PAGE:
A cyclist rides 3 km west and then turns around and rides 2 km east. (a) What is his displacement? (b) What is the distance traveled? (c) What is the magnitude of his displacement? (a) The rider’s displacement is $\Delta x={x}_{\text{f}}-{x}_{0}=-1\,\text{km}$. (The displacement is negative because we take east to be positive and west to be negative.) (b) The distance traveled is 3 km + 2 km = 5 km. (c) The magnitude of the displacement is 1 km.

### Summary

• Kinematics is the description of motion without considering its causes. In this chapter, it is limited to motion along a straight line, called one-dimensional motion.
• Displacement is the change in position of an object. The SI unit for displacement is the meter. Displacement has direction as well as magnitude.
• Distance traveled is the total length of the path traveled between two positions.
• Time is measured in terms of change. The time between two position points ${x}_{1}$ and ${x}_{2}$ is $\Delta t={t}_{2}-{t}_{1}$. Elapsed time for an event is $\Delta t={t}_{\text{f}}-{t}_{0}$, where ${t}_{\text{f}}$ is the final time and ${t}_{0}$ is the initial time. The initial time is often taken to be zero.
• Average velocity $\overset{\text{–}}{v}$ is defined as displacement divided by elapsed time. If ${x}_{1},{t}_{1}$ and ${x}_{2},{t}_{2}$ are two position time points, the average velocity between these points is
$\overset{\text{–}}{v}=\frac{\Delta x}{\Delta t}=\frac{{x}_{2}-{x}_{1}}{{t}_{2}-{t}_{1}}.$

### Conceptual Questions

Give an example in which there are clear distinctions among distance traveled, displacement, and magnitude of displacement. Identify each quantity in your example specifically.

Show Solution

Under what circumstances does distance traveled equal magnitude of displacement? What is the only case in which magnitude of displacement and displacement are exactly the same?

Bacteria move back and forth using their flagella (structures that look like little tails). Speeds of up to 50 μm/s (50 × 10−6 m/s) have been observed. The total distance traveled by a bacterium is large for its size, whereas its displacement is small. Why is this?

Show Solution

If the bacteria are moving back and forth, then the displacements are canceling each other and the final displacement is small.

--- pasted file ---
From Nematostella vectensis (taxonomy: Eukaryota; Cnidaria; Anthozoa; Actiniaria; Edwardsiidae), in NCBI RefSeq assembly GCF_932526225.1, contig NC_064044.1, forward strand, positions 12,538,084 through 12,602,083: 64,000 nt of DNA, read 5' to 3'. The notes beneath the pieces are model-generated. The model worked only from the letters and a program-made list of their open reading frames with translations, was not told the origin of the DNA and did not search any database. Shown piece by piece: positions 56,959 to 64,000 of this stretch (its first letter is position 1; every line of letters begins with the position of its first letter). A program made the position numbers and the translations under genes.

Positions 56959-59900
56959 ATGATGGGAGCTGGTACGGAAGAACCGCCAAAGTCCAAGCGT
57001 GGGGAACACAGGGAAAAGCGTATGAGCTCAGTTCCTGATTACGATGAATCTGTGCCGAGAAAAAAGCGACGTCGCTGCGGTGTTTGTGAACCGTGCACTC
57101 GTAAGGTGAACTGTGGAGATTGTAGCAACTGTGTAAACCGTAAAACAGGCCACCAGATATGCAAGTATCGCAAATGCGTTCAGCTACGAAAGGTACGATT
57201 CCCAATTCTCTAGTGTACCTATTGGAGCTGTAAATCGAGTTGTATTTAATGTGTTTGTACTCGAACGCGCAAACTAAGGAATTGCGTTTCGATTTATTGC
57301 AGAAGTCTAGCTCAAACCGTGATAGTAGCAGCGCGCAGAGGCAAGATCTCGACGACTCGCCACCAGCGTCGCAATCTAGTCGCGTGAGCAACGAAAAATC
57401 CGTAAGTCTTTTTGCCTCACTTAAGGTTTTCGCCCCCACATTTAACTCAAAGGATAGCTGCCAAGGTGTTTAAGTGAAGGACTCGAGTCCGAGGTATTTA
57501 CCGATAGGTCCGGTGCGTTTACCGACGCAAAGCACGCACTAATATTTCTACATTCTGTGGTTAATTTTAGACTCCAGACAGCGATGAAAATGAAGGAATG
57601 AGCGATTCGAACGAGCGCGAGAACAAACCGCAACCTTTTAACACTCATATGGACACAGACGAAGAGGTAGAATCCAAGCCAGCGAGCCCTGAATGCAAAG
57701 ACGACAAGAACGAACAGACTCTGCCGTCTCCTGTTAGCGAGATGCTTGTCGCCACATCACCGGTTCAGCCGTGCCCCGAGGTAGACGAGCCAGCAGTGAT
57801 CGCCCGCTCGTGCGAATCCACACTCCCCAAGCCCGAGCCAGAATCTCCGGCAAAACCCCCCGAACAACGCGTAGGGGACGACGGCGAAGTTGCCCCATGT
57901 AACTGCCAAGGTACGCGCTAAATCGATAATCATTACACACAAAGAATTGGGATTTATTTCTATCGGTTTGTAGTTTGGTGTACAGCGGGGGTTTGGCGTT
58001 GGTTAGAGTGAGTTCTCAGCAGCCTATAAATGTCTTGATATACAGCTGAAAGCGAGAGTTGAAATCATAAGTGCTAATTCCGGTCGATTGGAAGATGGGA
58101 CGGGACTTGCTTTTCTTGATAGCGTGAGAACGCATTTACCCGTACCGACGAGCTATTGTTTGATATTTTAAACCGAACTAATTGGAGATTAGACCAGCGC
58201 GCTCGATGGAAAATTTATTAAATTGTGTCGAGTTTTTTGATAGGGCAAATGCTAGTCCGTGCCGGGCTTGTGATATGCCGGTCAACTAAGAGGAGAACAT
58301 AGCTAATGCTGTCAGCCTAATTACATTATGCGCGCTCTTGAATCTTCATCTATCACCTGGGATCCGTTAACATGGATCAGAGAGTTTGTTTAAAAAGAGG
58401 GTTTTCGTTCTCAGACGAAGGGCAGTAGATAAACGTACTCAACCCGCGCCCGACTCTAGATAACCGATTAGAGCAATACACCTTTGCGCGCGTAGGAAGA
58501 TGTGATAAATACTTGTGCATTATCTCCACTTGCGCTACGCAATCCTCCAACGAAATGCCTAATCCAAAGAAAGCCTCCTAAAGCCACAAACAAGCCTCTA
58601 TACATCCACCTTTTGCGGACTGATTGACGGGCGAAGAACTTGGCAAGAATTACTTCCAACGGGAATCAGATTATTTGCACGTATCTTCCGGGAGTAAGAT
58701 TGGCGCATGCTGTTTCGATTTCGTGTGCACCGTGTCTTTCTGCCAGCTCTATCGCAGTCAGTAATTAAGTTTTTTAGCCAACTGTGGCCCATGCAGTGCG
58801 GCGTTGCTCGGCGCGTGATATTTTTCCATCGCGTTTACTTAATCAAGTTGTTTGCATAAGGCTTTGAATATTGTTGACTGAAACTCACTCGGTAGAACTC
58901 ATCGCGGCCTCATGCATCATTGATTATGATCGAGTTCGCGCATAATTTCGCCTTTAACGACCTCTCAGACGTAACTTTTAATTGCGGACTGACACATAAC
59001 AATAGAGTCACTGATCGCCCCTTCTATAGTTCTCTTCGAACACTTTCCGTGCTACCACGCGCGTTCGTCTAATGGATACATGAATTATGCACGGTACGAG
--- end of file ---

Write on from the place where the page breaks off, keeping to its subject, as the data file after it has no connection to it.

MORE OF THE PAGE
Give an example of a device used to measure time and identify what change in that device indicates a change in time.

Does a car’s odometer measure distance traveled or displacement?

Show Solution

Distance traveled

During a given time interval the average velocity of an object is zero. What can you say conclude about its displacement over the time interval?

### Problems

Consider a coordinate system in which the positive x axis is directed upward vertically. What are the positions of a particle (a) 5.0 m directly above the origin and (b) 2.0 m below the origin?

A car is 2.0 km west of a traffic light at t = 0 and 5.0 km east of the light at t = 6.0 min. Assume the origin of the coordinate system is the light and the positive x direction is eastward. (a) What are the car’s position vectors at these two times? (b) What is the car’s displacement between 0 min and 6.0 min?

Show Solution

a. ${\mathbf{\overset{\to }{x}}}_{1}=(-2.0\,\text{m})\mathbf{\hat{i}}$, ${\mathbf{\overset{\to }{x}}}_{2}=(5.0\,\text{m})\mathbf{\hat{i}}$; b. 7.0 m east

The Shanghai maglev train connects Longyang Road to Pudong International Airport, a distance of 30 km. The journey takes 8 minutes on average. What is the maglev train’s average velocity?

The position of a particle moving along the x-axis is given by $x(t)=4.0-2.0t$ m. (a) At what time does the particle cross the origin? (b) What is the displacement of the particle between $\text{t}=3.0\,\text{s}$ and $\text{t}=6.0\,\text{s}?$

Show Solution

a. $t=2.0$ s; b. $x(6.0)-x(3.0)=-8.0-(-2.0)=-6.0\,\text{m}$

A cyclist rides 8.0 km east for 20 minutes, then he turns and heads west for 8 minutes and 3.2 km. Finally, he rides east for 16 km, which takes 40 minutes. (a) What is the final displacement of the cyclist? (b) What is his average velocity?

On February 15, 2013, a superbolide meteor (brighter than the Sun) entered Earth’s atmosphere over Chelyabinsk, Russia, and exploded at an altitude of 23.5 km. Eyewitnesses could feel the intense heat from the fireball, and the blast wave from the explosion blew out windows in buildings. The blast wave took approximately 2 minutes 30 seconds to reach ground level. (a) What was the average velocity of the blast wave? b) Compare this with the speed of sound, which is 343 m/s at sea level.

Show Solution

a. 150.0 s, $\overset{\text{–}}{v}=156.7\,\text{m/s}$; b. 45.7% the speed of sound at sea level

### Glossary

average velocity
the displacement divided by the time over which displacement occurs
displacement
the change in position of an object
distance traveled
the total length of the path traveled between two positions
elapsed time
the difference between the ending time and the beginning time
kinematics
the description of motion through properties such as position, time, velocity, and acceleration
position
the location of an object at a particular time
total displacement
the sum of individual displacements over a given time period